Monday, March 26, 2007

Notes From the Blogger Q&A With Governor Patrick

After Saturday's town meeting in Boston, I was part of a group of bloggers who were invited to chat with Governor Deval Patrick about his website relaunch and other issues that our readers might be interested in. Prompted by Dan Kennedy's post to his blog, I asked the Governor why he put his civic engagement portal on instead of Mass.Gov. He explained that his site was intended to be a place to build communities online, whereas was mainly an information based, non-interactive site -- and one that needed a fair amount of work to be made more effective as it is. He did not think it was appropriate for people to engage in political organization on the public servers, something which might cause ethics problems. The purpose of his site is not just to contact the governor, which could be done at the state's website, but is to move and influence government, and that means lobbying state reps, writing letters to the editor, and connecting with other people. These are political activities and it seemed that he felt uncomfortable with putting them on the state-owned servers. Later in the session, he mentioned that he did not want his site to be a partisan endeavor, and the he expected that people who disagreed with him would use this tool as a way to organize for issues that he did not support. He was fine with that, and accepted it as a risk.

I did get a chance to look at the website finally, and I am mostly pleased. There's a lot that I want to do with it that I can't do, but I chalk that up to wanting it to be a version of his campaign's Community Tool, which I credit with winning him the election. The "coalitions" that you can create seem to have been an afterthought, but that's where I'd like to see more work done. I'd like to be able to create a Watertown Progressive Coalition, for example, and invite everyone I know to participate and use the system to facilitate organization around ad hoc issues. That is, I'm less interested in promoting issues -- something the site seems to focus on -- and more interested in getting people to find each other.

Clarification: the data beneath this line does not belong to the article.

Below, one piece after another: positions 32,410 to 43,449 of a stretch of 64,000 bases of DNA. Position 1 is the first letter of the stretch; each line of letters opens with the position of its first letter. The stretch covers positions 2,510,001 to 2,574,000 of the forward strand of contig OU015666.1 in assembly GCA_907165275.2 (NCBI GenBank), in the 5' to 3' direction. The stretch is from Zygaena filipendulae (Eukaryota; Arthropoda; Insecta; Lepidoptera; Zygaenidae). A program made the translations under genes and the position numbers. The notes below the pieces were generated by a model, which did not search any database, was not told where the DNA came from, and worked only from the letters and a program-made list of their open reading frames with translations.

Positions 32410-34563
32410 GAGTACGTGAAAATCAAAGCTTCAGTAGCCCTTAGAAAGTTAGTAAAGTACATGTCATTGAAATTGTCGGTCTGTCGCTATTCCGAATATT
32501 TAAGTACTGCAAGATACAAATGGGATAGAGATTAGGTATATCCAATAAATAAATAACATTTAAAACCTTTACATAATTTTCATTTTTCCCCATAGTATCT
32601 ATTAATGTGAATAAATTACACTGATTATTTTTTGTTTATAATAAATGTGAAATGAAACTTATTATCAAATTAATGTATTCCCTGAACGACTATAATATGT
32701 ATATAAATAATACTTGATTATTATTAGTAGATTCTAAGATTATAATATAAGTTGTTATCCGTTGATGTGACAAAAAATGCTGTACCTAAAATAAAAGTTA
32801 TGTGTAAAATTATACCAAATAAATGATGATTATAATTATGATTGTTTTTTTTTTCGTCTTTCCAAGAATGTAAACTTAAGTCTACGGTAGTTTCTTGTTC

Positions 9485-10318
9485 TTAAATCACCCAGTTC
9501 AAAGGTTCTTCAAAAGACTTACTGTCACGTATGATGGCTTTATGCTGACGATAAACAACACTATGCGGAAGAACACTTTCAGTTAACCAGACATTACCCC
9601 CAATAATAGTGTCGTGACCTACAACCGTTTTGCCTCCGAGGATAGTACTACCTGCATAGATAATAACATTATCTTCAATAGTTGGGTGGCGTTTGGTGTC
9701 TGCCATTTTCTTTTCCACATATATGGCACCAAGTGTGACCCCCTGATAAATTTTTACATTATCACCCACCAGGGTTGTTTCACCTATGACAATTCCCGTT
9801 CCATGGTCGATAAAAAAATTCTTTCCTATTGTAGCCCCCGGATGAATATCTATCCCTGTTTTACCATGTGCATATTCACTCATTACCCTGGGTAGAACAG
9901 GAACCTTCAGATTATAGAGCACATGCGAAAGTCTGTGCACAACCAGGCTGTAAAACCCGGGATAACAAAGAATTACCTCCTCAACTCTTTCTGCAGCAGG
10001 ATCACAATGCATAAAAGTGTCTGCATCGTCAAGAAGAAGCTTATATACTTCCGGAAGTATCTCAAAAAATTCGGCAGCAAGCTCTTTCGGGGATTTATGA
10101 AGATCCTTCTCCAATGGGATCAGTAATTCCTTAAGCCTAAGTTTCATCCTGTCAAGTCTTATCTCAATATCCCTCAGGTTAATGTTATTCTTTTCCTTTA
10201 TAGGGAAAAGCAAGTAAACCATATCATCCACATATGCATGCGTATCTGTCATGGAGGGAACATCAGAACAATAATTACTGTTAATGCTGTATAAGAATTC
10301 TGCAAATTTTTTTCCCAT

Anyway, the rest of the Q&A session was very interesting, and you can read other people's thoughts from it at Dick Howe's blog, Marry in Massachusetts, Talking Stoneham, Ryan's Take, Know Thy Neighbor, and Below Boston (who also took video of the event that I hope they will post). The most interesting part of it for me, aside from my question of course, was when Governor Patrick described his conversations with telecom industry representatives who were opposed to his plan to allow cities and towns to charge telecommunications companies property taxes on utility poles and wires -- taxes that the electric company has to pay, but phone companies are exempt from. They noted that having to pay these taxes might inhibit their plans to bring broadband to Western Massachusetts. When the Governor asked them for more details about their broadband expansion so that he could potentially work that into his legislation they admitted that they actually didn't have a plan and were only talking about a theoretical expansion.

As an aside, I'm kind of surprised that the Globe put an article on Patrick's late father on the front page, while the fact that he basically threw down a gauntlet toward the legislature was relegated to the metro section. Patrick finally realized that he would only be able to accomplish his goals if he kept his grassroots effort intact. Maybe it's just my wishful thinking, but it seemed to me to be a transformational event. The Governor seems to me to have finally realized that winning an election doesn't mean you get the power to enact your agenda -- no matter what some out-of-state political scientist says.